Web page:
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Carlton & Harris Chiropractic, Inc. v. Meditab Software, Inc.

United States District Court, S.D. West Virginia, Huntington Division

November 1, 2017

CARLTON & HARRIS CHIROPRACTIC INC., a West Virginia corporation, individually and as the representative of a class of similarly-situated persons, Plaintiff,
v.
MEDITAB SOFTWARE, INC., a California corporation, and, JOHN DOES 1-5, Defendants.

          MEMORANDUM OPINON AND ORDER

          ROBERT C. CHAMBERS, UNITED STATES DISTRICT JUDGE.

         Pending before the Court is Plaintiff's “Placeholder” Motion for Class Certification and Request for Status Conference. ECF No. 4. For the following reasons, the Court DENIES the motion.

         On August 16, 2017, Plaintiff Carlton & Harris Chiropractic, Inc. filed a Class Action Complaint, alleging Defendants sent it unsolicited advertising facsimiles in violation of the Federal Telephone Consumer Protection Act of 1991, as amended by the Junk Fax Prevention Act of 2005, 47 U.S.C. § 227 (“JFPA”). Compl. at ¶¶1-2. Defendants are Meditab Software, Inc. and John Does 1-5. Plaintiff asserts that John Does 1-5 are not presently known, but they will be identified through discovery. Id. at ¶11. In the Complaint, Plaintiff seeks to represent a class defined as:

All persons who (1) on or after four years prior to the filing of this action, (2) were sent telephone facsimile messages of material advertising the commercial availability or quality of any property, goods, or services by or on behalf of Defendants, and (3) from whom Defendants did not obtain “prior express invitation or permission” to send fax advertisements, or (4) with whom Defendants did not have an established business relationship, or (5) where the fax advertisements did not include an opt-out notice compliant with 47 C.F.R. § 64.1200(a)(4)(iii).

Id. at ¶18. In support of certifying a class, Plaintiff alleges that, based upon information and belief, the proposed class is at least forty members who share “[c]ommon questions of law and fact[.]” Id. at ¶¶19-20. Plaintiff claims commonality exists because of Defendants' “general policy” of “faxing a single form advertisement to persons on a list generated by Defendants and/or a third party and did not obtain prior express invitation or permission to send Defendants' advertisement by fax and/or failed to include the proper opt-out notice required by federal law and regulations.” Pl.s' “Placeholder” Mot., at 4 (citation omitted).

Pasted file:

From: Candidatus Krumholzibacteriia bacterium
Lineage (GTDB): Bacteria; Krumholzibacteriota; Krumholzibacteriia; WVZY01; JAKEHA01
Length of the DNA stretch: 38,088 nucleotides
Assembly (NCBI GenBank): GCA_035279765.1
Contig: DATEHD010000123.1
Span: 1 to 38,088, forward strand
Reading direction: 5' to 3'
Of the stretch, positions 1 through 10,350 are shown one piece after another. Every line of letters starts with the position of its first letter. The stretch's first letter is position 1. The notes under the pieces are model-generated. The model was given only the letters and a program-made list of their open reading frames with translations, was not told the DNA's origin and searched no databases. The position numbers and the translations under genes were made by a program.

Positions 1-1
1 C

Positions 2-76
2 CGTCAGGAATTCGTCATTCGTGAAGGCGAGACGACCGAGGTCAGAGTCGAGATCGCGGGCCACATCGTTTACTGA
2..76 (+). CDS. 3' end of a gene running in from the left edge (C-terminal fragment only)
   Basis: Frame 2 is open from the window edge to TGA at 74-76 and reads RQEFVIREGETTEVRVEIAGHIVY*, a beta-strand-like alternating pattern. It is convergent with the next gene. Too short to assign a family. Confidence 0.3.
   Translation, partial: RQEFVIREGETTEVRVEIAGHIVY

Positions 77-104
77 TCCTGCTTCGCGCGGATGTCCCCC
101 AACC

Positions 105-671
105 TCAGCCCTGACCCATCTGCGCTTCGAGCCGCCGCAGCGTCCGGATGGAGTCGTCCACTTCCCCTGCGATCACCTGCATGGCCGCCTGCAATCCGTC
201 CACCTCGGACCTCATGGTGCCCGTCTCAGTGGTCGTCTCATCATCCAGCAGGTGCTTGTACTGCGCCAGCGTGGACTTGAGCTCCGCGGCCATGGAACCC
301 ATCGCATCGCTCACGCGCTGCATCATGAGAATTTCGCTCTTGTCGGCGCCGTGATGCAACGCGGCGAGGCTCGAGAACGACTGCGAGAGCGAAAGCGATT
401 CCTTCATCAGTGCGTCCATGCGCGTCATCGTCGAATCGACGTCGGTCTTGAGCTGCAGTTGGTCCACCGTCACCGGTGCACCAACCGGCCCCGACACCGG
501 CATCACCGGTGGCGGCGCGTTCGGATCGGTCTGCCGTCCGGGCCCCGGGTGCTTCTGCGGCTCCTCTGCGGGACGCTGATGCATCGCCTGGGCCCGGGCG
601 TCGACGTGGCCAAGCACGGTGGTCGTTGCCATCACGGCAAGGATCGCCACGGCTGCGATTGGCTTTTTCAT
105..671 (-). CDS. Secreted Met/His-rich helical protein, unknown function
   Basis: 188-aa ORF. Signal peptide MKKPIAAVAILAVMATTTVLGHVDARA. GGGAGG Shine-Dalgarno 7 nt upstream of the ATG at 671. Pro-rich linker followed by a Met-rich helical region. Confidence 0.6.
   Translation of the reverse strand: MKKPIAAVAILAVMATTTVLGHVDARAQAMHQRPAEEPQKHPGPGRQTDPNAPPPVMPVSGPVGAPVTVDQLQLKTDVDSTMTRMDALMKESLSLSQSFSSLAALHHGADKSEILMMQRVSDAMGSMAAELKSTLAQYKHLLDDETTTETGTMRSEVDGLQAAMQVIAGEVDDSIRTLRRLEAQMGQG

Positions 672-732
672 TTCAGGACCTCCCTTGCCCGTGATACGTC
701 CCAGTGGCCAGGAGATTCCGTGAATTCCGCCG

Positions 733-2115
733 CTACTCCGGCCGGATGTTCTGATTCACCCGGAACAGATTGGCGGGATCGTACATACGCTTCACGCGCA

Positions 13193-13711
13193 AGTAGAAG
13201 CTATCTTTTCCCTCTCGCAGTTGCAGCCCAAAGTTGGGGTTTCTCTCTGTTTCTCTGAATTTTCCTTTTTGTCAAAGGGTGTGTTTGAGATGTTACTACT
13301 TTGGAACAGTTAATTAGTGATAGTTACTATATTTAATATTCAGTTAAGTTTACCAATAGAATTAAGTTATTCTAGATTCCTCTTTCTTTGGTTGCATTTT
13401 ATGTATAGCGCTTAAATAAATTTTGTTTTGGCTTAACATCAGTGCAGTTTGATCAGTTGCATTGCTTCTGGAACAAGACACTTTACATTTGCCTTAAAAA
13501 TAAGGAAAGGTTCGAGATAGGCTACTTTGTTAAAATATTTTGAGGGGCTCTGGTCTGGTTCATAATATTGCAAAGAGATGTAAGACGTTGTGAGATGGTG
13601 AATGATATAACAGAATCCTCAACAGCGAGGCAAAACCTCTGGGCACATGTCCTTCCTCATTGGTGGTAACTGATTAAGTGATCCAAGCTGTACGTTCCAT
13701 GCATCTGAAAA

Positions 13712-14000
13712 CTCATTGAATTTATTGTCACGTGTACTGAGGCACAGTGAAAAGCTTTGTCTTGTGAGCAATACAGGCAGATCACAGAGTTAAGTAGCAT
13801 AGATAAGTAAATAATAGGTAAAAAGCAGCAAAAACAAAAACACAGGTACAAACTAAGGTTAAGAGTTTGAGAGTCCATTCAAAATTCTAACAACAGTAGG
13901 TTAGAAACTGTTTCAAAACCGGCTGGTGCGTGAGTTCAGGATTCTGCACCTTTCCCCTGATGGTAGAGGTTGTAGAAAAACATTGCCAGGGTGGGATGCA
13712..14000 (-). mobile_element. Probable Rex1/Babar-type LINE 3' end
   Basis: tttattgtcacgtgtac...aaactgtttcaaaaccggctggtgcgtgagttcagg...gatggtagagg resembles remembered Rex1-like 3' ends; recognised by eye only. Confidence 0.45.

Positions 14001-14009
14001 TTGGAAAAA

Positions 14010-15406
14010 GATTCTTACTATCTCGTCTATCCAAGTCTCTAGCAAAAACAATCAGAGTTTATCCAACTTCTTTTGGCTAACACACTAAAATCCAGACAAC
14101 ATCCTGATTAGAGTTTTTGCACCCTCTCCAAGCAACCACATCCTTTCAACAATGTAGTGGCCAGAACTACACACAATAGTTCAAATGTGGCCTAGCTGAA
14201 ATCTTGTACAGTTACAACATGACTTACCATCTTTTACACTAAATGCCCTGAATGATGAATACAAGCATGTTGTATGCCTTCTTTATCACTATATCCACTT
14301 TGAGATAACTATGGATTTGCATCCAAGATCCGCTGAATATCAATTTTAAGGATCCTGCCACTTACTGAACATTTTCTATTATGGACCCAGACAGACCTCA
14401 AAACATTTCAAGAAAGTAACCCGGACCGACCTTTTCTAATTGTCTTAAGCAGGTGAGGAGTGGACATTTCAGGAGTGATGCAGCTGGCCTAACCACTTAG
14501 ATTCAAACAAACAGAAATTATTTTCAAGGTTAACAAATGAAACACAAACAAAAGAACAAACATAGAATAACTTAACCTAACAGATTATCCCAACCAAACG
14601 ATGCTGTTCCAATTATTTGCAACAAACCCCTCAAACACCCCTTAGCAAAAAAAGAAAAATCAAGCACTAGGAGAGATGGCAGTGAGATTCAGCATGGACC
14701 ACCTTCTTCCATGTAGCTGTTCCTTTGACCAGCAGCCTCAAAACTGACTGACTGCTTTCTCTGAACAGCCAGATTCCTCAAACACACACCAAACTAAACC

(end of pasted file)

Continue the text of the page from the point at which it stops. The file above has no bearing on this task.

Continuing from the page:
In deciding this motion, the Court is mindful of the broad discretion it has in determining whether a class should be certified under Rule 23. Lienhart v. Dryvit Syss., Inc., 255 F.3d 138, 146 (4th Cir. 2001) (citations omitted). However, a class action is “an exception to the usual rule that litigation is conducted by and on behalf of the individual named parties only, ” Comcast Corp. v. Behrend, 133 S.Ct. 1426, 1432 (2013) (internal quotation marks and citation omitted), and “[t]he party seeking class certification bears the burden of proof.” Lienhart, 255 F.3d at 146, citing Int'l Woodworkers of Am. v. Chesapeake Bay Plywood Corp., 659 F.2d 1259, 1267 (4th Cir. 1981); see also Thorn v. Jefferson-Pilot Life Ins. Co., 445 F.3d 311, 317 (4th Cir. 2006) (For class actions, “‘plaintiffs bear the burden . . . of demonstrating satisfaction of the Rule 23 requirements and the district court is required to make findings on whether the plaintiffs carried their burden . . . .'”) (quoting Gariety v. Grant Thornton, LLP, 368 F.3d 356, 370 (4th Cir. 2004)). As an exception, the Court may certify a class only if it “is satisfied, after a rigorous analysis, that the prerequisites of Rule 23(a) have been satisfied.” Gen Tel. Co. of Sw. v. Falcon, 457 U.S. 147, 161 (1982).

         Under the “rigorous analysis” standard, Plaintiff first must meet the requirements of Rule 23(a), which requires:

(1) the class is so numerous that joinder of all members is impracticable;
(2) there are questions of law or fact common to the class;
(3) the claims or defenses of the representative parties are typical of the claims or defenses of the class; and
(4) the representative parties will fairly and adequately protect the interests of the class.

Fed. R. Civ. P. 23(a). These factors are “commonly referred to as the requirements of numerosity, commonality, typicality, and adequacy of representation.” Perry v. Tri-State Chrysler Jeep, LLC, No. CIV.A. 3:08-0104, 2008 WL 1780938, at *5 (S.D. W.Va. Apr. 16, 2008) (citing Gunnells v. Healthplan Servs., Inc. 348 F.3d 417, 459 (4th Cir. 2003). Second, the proposed class must meet “at least one of the three requirements listed in Rule 23(b).” Wal-Mart Stores, Inc. v. Dukes, 564 U.S. 338, 345 (2011).

         One day after Plaintiff filed its Complaint, Plaintiff filed the pending motion for class certification to serve as a “placeholder.” In its motion, Plaintiff asks the Court to allow the certification motion to remain pending until all Rule 23 discovery is complete. Once this discovery is complete, Plaintiff asserts it will file a memorandum in support of its motion. Plaintiff argues that its “placeholder” motion is necessary to prevent “pick-off tactics, ” in which defendants will offer individual relief to the plaintiff to moot the case.

         This motion is virtually identical to one recently resolved by the Western District of North Carolina in RJF Chiropractic Center, Inc. v. BSN Medical, Inc., Civ. Act. No. 3:16-CV-00842-RJC-DSC, 2017 WL 4542389 (W.D. N.C. Oct. 11, 2017). In fact, RJF has the same out-of-state counsel as in the present case. ...


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